For more than thirty years, Nancy Duarte and her team of design professionals have created some of the most important presentations in the world. From Al Gore’s slides for An Inconvenient Truth to product launches for hundreds of top brands, Duarte knows how to use visuals to tell stories.
In her new book, DataStory, Duarte reveals specific communication strategies to turn data into inspiring and actionable stories. It’s a skill that business professionals at every level need to learn to stand out. A survey by Deloitte Consulting concludes that being comfortable with data is an essential skill for “anyone who wants a shot at a well-compensated position.”
Readers of my column know that I focus on leadership communication through the lens of storytelling. That’s where Duarte’s book is an invaluable resource. “Storytelling makes the brain light up in a way no other form of communication does,” she says. Stories bring people closer together and, most importantly for leaders, move them to act.
But how does data tell a story, exactly? Numbers are cold and objective. “Data doesn’t speak for itself; it needs a storyteller,” writes Duarte.
I worked through DataStory slowly because every page is a revelation. One of the most intriguing sections of Duarte’s book explains how to craft a data point-of-view (DataPOV).
Your DataPOV should be a big idea that’s comprised of two parts: what action needs to be taken and what’s at stake. It should be expressed in a complete well-constructed sentence with a noun and a verb.
For example, let’s say you’ve been tasked with analyzing your company’s online sales activity.
This is a DataPOV: “Changing the shopping cart experience and shipping policies could increase sales by 40 percent.”
This is not a DataPOV: “Fix our online shopping cart.”
Do you see the difference? The first statement is a complete sentence with a strong action verb (changing) and a clear, specific outcome (40% increase). It’s the cornerstone of a recommendation. It’s a way to give your listeners confidence in your analysis.
Duarte’s DataPOV strategy can easily fit into the classic dramatic arc that all great stories share—even great business presentations.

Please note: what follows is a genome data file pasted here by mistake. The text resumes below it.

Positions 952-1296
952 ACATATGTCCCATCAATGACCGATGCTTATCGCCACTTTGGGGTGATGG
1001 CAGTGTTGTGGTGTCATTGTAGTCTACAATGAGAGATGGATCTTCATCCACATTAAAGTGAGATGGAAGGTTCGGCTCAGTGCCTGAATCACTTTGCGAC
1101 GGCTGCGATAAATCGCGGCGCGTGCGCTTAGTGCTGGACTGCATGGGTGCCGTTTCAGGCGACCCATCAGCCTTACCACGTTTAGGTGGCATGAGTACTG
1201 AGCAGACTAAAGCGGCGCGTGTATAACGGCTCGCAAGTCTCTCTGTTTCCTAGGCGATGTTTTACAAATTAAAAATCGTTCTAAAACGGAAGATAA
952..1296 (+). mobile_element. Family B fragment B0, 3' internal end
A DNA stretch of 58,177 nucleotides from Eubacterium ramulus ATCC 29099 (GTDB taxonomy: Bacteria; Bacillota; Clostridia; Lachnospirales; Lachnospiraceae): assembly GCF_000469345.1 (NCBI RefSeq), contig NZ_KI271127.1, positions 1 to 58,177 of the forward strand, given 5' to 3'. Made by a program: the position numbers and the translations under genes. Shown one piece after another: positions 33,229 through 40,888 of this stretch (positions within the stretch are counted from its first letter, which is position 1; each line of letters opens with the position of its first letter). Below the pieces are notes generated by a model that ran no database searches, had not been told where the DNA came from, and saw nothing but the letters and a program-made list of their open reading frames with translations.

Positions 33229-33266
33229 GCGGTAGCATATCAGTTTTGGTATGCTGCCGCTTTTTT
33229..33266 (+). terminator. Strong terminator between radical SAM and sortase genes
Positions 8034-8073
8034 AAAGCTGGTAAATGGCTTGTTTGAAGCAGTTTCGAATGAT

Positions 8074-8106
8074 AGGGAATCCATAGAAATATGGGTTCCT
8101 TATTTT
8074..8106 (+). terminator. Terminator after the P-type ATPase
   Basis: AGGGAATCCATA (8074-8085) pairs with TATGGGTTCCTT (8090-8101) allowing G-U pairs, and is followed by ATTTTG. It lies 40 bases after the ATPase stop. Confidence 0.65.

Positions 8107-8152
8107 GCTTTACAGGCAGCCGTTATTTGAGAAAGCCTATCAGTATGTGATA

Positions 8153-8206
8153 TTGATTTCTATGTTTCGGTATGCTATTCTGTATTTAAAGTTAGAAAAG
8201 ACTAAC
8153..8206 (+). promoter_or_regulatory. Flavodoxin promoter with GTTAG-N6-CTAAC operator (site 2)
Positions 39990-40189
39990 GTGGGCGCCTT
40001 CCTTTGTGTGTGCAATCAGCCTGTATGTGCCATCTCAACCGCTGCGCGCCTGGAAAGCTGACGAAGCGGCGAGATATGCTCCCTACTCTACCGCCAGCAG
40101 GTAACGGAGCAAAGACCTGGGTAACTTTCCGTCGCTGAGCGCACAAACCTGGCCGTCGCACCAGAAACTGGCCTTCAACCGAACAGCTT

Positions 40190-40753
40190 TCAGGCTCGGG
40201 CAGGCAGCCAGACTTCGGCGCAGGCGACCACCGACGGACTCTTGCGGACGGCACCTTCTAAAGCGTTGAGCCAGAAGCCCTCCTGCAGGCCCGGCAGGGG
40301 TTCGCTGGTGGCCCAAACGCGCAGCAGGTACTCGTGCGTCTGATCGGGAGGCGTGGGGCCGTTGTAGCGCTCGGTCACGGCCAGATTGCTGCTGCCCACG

You can see the three-act structure in the graph below.
This is the beginning of the story that describes where the business is today.
This is the messy middle where a conflict (the villain) is introduced.
This is the end where the hero confronts the adversary and resolves the conflict.
Now let’s see how a business professional can use the three-act structure and the DataPOV to sell a conclusion, idea and recommendation.
Act 1: “The average subscription renewal rate per region is 62 percent.” In this act the speaker describes the current situation.
Act 2: “Only 23 percent of clients in the western region renew their subscriptions.” In this act the speaker describes the conflict that must be addressed.
Act 3: “We need to tailor our content to appeal to regional preferences to gain market share in the west.” The speaker resolves the conflict with a strong recommendation.
As the world becomes increasingly complex and data bombards us at every turn, your career might depend on how effectively you communicate the story behind the numbers. “Leaders in all sectors spend large sums of money collecting and analyzing data, yet the value comes when someone convincingly communicates what the data reveals,” writes Duarte.
“If you put the work into developing communication skills, you’ll see your career and company do things you never thought possible.” Elevate your communication skills and you’ll be surprised at what you achieve.